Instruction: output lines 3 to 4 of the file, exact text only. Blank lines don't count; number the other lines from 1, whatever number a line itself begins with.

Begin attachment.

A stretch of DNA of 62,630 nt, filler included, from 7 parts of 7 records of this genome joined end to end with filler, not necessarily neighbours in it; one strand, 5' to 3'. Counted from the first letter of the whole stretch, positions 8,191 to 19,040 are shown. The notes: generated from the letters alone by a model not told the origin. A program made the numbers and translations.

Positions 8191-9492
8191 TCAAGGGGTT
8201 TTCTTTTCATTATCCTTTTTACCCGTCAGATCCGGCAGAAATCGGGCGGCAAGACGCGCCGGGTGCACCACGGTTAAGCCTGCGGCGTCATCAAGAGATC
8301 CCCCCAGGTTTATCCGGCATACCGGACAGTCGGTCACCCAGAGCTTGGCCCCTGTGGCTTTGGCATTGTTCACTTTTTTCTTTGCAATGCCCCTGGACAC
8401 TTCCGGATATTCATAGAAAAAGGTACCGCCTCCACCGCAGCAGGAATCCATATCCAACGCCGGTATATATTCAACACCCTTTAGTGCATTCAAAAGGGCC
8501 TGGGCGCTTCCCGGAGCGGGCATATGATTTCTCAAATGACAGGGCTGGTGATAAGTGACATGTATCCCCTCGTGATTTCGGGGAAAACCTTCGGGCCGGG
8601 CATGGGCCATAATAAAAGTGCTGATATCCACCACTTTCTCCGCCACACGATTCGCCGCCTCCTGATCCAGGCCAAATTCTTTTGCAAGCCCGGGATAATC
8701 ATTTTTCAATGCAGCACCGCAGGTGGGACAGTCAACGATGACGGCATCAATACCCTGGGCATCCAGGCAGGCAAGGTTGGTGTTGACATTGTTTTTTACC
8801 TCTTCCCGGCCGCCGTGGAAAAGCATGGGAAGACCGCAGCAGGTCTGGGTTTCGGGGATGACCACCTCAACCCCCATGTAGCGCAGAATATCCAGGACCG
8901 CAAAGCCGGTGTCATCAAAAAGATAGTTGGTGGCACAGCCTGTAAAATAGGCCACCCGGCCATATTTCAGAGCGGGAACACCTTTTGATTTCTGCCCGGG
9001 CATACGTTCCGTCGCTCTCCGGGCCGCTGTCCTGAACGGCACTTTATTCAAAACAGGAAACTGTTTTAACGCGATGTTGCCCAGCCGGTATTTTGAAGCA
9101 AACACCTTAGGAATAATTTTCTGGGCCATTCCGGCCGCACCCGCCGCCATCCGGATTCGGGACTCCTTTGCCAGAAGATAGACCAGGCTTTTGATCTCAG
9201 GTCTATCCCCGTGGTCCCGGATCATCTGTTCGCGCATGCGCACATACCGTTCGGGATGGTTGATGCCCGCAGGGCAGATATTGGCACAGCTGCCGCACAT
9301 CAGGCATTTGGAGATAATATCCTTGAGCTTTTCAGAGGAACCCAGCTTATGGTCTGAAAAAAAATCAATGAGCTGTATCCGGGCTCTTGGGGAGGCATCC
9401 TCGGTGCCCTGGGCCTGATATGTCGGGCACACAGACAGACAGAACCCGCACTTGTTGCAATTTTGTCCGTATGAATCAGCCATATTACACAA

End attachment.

8191 TCAAGGGGTT
8201 TTCTTTTCATTATCCTTTTTACCCGTCAGATCCGGCAGAAATCGGGCGGCAAGACGCGCCGGGTGCACCACGGTTAAGCCTGCGGCGTCATCAAGAGATC